The sophisticated designs produced by the Japanese for even simple items in daily use are admired throughout the world.
Available from department stores in Japan and antique shops around the world, these little collectables are to be treasured. Museums in the main cities like Tokyo are a good place to see old examples too.
Netsuke are very collectible. Pronounced nets’kee, these are a form of toggles used for suspending various kinds of containers known as sagemono (literally ‘hanging thing’) from the sash of a kimono. Kimonos have no pockets and all articles for personal use were tucked into sleeves or suspended from the sash.
Netsuke are thought to have originated in the 16th century and were made of a piece of wood or bone of sufficient size to prevent the hanging items from slipping through the sash. In the 18th century netsuke became an art form and were carved from wood, ivory, lacquer, porcelain, metal and other materials. Ranging in size from about 3cm to as much as 12cm, they were made to represent legendary animals, ghosts and demons, everyday scenes and people. In fact the list of subject matter was as long as the imagination of the carver and as broad as the number of legends on which he could draw.
Japanese dolls were not intended for play; instead they were displayed behind glass and only brought out for festivals. The custom of making dolls for special occasions is thought to have begun during the Edo period (1603-1868) a time when the imperial court stayed in Kyoto while the shoguns, the de facto rulers of Japan established themselves at Edo, now known as Tokyo.
Dolls resembling samurai warriors, embodying courage, persistence, combat skills and chivalry, are displayed on the fifth day of the fifth month, a National Holiday known as Boy’s Day, when a festival is held to encourage young boys to adopt manly samurai virtues. Girl’s day is celebrated on the third day of the third month when sets of hina (small) dolls are displayed. The display may consist of two only – the Emperor and Empress – or as many as fifteen with ladies-in-waiting and musicians.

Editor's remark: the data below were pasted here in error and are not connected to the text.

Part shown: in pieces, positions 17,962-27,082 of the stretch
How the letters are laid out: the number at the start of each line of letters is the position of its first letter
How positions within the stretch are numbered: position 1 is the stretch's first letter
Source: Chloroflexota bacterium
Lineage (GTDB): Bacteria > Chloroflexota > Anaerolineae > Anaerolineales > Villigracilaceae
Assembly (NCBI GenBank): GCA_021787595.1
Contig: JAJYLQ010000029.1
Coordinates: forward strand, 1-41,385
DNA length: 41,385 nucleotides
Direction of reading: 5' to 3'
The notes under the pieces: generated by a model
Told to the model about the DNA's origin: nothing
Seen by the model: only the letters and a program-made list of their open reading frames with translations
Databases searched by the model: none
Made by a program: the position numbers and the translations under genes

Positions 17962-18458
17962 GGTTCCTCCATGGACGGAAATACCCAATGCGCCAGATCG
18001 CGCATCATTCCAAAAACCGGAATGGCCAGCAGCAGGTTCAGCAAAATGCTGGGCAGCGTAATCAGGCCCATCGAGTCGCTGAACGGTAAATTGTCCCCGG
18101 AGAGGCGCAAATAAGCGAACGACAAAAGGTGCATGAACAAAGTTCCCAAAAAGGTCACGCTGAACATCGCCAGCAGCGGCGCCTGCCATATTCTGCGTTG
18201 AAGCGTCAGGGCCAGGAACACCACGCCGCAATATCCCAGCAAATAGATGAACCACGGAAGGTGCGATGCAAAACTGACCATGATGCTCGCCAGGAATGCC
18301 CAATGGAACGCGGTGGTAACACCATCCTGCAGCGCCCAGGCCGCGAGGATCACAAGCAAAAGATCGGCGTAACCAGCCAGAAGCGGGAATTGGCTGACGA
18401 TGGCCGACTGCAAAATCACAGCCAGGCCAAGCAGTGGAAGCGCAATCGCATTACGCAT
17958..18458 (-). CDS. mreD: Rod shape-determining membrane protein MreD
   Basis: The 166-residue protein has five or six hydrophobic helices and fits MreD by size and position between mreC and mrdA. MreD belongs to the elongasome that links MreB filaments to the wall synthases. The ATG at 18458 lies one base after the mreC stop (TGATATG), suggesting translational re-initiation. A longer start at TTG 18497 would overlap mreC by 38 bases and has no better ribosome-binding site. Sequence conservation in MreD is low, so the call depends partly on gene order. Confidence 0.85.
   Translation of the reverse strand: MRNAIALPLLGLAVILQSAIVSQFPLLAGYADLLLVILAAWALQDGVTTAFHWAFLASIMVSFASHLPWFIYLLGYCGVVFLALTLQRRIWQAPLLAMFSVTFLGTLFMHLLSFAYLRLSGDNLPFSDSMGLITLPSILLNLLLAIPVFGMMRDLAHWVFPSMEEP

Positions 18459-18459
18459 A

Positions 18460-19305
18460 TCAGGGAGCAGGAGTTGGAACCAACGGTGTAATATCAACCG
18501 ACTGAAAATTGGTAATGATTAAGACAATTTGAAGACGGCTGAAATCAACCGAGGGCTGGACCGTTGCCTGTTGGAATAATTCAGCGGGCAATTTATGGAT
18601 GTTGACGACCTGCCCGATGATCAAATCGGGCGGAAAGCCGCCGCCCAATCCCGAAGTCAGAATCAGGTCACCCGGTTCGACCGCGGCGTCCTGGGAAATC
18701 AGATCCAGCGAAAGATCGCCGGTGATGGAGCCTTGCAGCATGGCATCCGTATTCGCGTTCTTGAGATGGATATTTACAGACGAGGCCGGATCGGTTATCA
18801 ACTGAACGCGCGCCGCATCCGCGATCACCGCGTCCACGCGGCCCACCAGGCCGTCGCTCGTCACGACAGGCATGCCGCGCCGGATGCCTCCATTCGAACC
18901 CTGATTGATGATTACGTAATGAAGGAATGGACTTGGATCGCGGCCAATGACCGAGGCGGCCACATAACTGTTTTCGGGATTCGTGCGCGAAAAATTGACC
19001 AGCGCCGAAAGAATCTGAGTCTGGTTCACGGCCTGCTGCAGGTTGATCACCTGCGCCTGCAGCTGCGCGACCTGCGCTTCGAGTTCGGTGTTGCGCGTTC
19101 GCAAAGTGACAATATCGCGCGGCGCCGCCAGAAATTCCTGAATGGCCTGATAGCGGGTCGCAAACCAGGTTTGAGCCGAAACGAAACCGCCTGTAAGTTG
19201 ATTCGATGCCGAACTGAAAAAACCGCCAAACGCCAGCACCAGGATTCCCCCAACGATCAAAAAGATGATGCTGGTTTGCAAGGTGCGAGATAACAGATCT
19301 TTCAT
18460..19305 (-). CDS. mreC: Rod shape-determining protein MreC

Early Meiji period (1868-1890) dolls of high quality have beautifully modelled heads and hands made of compressed sawdust bound with glue overlaid with layers of oyster shell paste, and bodies made of tightly bound straw. The armour is made of layered paper trimmed with fabric and metal, and the clothes made of silk brocade. Most dolls available today were made between 1830 and 1950.
These are square or rectangular pieces of silk originally made as covers to protect gifts from the weather. Later the fukusa became a work of art in its own right. Often with tassels at each corner, they were painted by leading artists, embroidered in couched gold and silver thread onto silk, or woven using the tsuzure tapestry weave, or kesi as it is known in China. Popular motifs were the crane and tortoise, both emblems of longevity, or else scenes from the Japanese classics.
Hagoita are paddle-shaped bats made for the game of shuttlecock played especially at the New Year for nearly two hundred years. Not merely practical, they are elaborately decorated and take many forms. Some resemble favourite Kabuki actors, made up of padded and painted silk, decorated with flowers, fans or animals. They range in size from 15cm to 120cm, the larger ones being used by shopkeepers before New Year to draw attention to their shops.
Well known to the west are Japanese woodblock prints called Ukiyo-e, meaning `floating world’, a reference to the unstable life and shifting fashions of the subject matter. The earliest ones, dating from the late 17th century, portrayed actors, courtesans and others of the amusement area of Tokyo. By the 19th century landscapes were becoming popular with those painted by Utamaro and Hiroshige highly sought after.